I’ve always believed we have separate digital representations of ourselves that never accurately depict the person offline. Recently, the National Media Museum introduced the Internet Mirror that takes the first step towards trying to decipher your digital self versus your regular IRL self.
Internet Mirror is a website that asks you seven questions to help determine your “online reflection” or your online personality. It’s based on the Big 5 personality system and the results are compared to more than 6.5 million personality surveys. The short survey asks you questions relating to your online preferences and social networks such as which celebrities you would follow on Twitter to which online news sources you check regularly.
Though the results may not be completely accurate (it surmised that I was a male based on my celebrity Twitter preference) and they offer a small pool of choices to correctly represent my very sophisticated taste in pop music, it’s definitely an interesting look at piecing together your digital self. If you connect your networks, the Internet Mirror also gathers your social media activity and compares it to the average user.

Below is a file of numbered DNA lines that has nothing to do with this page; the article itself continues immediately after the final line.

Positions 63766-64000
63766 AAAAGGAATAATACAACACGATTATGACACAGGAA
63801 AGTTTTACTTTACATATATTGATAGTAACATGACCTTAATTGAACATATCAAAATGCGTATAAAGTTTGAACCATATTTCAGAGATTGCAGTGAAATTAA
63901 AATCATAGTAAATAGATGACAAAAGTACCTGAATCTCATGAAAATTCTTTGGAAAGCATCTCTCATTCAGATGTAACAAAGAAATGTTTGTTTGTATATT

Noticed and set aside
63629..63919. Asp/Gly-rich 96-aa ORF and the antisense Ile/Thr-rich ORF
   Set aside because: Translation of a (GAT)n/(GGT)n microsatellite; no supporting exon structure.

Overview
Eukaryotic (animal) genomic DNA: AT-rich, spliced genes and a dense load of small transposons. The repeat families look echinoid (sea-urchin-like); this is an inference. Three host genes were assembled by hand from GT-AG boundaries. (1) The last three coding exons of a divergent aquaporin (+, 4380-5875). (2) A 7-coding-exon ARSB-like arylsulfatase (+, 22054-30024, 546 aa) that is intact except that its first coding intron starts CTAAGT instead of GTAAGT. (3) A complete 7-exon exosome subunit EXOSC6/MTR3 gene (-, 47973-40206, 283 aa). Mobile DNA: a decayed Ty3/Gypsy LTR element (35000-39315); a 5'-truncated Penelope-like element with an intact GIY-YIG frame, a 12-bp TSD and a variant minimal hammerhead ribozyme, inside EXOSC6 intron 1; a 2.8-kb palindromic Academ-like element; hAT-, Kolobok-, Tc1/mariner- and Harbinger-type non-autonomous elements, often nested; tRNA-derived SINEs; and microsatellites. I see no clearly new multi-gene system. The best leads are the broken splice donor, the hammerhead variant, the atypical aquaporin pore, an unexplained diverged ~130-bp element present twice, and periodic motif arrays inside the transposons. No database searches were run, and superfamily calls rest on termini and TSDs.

What’s really interesting about this project is that it focuses on the interaction between community, self identity and the Internet. There’s always going to be a number of perceptions of yourself online. Just like in real life where you meet people on your good days or bad days and in coffee shops or in grocery stores, you interact with people online at a Twitter chat or someone might follow you based on your Instagram feed. Between the general personality of each social network/website exhibits online and the amount of content we share online, there are a lot of factors to shaping our digital selves.
Definitely give this personality survey a shot. Yes, the Internet Mirror may have thought I was a guy, but even it's errors may have some insight to the culture around that selection -- there's a good bit of information to absorb in this fun examination. This is a pretty cool experiment that starts a great conversation about culture and community in this day and age.